Towns should work together, perhaps through TDA to attract events
The new Maggie Valley Board of Aldermen should be commended for sitting down and hashing out the issues with the festival grounds.
The board held an all-day work session last week and will be meeting again tomorrow to make some final decisions. And for the most part, the board members seem to be in agreement on the direction to take, which is a welcomed change to how the board was functioning before the last election.
For the last several years, the board hasn’t been closely involved with the grounds operations, except to rubber stamp the event schedule, because the town had a full-time director and a festivals committee that recommended events.
But after digging deeper into how things have been running and how the town departments have been affected, the board has decided to re-examine the grounds policies and procedures. The town fired the director in October and board members seem to agree that a full-time director is not what the town needs to have a successful venue.
While not rehiring a director will save the town money in the short term, the board also hopes to decrease the town’s contribution to the grounds by putting more responsibility on the promoters who put on the events.
There are many reasons for the town to not be in the business of putting on events. It’s appealing to be able to charge for certain fees and hand over the keys to a promoter that’s organizing the event. If the promoter needs our police presence or help from the towns public works department — an additional fee can be charged.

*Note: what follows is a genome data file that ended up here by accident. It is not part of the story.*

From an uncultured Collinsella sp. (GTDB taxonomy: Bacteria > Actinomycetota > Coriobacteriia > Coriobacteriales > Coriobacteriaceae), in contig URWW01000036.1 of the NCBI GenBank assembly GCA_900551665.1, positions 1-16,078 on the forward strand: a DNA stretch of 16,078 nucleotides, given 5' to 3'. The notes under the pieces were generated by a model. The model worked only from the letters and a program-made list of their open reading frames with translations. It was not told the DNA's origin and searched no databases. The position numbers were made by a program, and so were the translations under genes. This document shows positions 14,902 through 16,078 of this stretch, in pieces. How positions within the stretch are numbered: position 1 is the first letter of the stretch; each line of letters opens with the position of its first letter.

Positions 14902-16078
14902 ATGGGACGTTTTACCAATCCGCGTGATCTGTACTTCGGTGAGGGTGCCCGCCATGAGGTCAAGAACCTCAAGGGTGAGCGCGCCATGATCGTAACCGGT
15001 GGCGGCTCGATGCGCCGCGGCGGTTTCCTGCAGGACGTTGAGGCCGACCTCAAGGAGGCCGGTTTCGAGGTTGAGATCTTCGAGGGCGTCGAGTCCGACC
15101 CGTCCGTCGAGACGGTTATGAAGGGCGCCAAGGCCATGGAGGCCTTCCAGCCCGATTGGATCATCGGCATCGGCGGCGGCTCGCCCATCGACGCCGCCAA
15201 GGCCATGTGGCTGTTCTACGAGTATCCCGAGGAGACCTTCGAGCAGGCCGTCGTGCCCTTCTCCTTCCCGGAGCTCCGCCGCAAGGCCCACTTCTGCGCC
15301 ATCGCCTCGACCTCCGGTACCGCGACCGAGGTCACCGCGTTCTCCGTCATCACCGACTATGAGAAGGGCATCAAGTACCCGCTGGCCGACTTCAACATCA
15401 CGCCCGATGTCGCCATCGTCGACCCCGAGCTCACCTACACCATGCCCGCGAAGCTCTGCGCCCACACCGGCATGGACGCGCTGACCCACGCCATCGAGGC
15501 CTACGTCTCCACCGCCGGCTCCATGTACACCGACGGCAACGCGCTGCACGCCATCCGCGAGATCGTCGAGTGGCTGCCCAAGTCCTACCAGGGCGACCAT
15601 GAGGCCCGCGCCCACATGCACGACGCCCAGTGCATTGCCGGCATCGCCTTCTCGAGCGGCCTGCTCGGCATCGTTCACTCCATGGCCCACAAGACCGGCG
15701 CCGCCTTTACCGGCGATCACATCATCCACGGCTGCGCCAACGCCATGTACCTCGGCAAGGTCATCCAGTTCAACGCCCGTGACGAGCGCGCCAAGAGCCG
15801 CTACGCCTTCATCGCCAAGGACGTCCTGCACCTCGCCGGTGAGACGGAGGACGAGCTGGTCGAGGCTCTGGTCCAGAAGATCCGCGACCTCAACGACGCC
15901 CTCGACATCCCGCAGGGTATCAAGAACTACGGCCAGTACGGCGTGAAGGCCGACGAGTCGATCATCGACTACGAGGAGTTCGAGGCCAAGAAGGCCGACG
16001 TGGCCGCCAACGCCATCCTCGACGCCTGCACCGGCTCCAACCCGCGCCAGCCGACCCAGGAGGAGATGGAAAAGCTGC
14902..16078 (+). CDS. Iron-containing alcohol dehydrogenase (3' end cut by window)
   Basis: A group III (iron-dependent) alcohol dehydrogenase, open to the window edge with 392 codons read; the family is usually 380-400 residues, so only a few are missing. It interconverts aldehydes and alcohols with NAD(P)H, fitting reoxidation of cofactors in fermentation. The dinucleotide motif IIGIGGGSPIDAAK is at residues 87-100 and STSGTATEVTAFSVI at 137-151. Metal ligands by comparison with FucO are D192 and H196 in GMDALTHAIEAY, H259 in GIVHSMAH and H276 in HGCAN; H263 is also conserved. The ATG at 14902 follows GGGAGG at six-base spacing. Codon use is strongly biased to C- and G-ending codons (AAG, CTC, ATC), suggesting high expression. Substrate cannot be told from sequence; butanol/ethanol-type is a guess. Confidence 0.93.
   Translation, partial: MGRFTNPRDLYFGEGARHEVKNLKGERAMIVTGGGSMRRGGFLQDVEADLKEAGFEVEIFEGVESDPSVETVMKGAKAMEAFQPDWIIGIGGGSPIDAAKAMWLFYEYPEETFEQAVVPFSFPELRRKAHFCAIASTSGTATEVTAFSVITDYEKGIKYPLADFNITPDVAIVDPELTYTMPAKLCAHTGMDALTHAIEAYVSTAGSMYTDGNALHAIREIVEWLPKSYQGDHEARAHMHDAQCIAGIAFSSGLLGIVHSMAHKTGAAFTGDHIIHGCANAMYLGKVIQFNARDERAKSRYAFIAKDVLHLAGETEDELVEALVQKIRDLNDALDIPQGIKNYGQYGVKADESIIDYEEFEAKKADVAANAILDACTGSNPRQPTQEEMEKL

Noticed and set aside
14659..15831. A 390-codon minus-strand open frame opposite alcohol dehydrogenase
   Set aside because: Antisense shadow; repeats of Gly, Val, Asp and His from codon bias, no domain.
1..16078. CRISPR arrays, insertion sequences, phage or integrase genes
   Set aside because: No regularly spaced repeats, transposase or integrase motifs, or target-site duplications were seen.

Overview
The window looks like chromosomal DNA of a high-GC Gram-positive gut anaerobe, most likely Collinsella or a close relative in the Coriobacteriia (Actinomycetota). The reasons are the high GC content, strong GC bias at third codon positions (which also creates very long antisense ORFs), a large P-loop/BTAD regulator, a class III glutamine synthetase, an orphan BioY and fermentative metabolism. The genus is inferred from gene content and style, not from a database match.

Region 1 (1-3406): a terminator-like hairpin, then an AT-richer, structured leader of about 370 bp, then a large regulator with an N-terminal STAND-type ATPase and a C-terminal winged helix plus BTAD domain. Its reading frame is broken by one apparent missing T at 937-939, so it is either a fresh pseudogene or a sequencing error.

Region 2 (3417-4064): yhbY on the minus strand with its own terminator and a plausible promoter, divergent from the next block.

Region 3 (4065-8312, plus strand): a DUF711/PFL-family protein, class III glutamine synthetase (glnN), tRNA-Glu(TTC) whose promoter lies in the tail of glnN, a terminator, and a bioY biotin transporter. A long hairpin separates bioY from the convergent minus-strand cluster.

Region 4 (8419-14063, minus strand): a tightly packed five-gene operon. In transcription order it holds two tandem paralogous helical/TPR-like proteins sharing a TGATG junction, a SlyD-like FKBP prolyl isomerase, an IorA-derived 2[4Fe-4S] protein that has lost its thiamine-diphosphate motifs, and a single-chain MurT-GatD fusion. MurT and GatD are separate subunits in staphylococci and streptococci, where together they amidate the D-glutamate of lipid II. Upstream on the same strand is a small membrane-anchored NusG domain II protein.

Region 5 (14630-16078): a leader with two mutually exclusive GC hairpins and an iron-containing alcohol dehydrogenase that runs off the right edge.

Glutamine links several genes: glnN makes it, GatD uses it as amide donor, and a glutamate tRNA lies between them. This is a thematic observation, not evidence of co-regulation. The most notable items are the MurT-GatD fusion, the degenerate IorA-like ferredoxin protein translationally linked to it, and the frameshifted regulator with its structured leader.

On the other hand, town leaders need only to look at what has happened at the Haywood County Fairgrounds after the board decided it couldn’t afford a full-time director. The number of activities at the grounds steadily increased, but once there was no paid individual in charge of promoting, booking plummeted.
In the case of Maggie Valley, the calendar of events for 2014 is booked solid except for three weekends, but that could be attributed to the groundwork done by the former director. It is fairly easy to bring back the same events year after year, but if the goal is to attract bigger and better events in the future, the town needs to think about whose responsibility that will be.
Since there is no director for the festival grounds, the county fairgrounds or at the two fairly underutilized Canton public facilities — the Colonial and Camp Hope — there’s a golden opportunity for cooperation.
Just think of how busy the county would be if there were entertainment events, reunions, retreats, conferences, swap meets, truck and tractor pulls and myriad other events scheduled each week.
Maggie Valley leaders are in a perfect position to start a dialogue that could benefit not only the county and other towns, but all businesses in the county.
We applaud the town of Maggie Valley’s efforts to save taxpayer money spent on the festival grounds and hope the board can catapult its festival director void into a positive that will be felt countywide.
Perhaps the Haywood County Tourism Development Authority, with its nearly $1 million budget, would be the perfect entity to facilitate such an effort.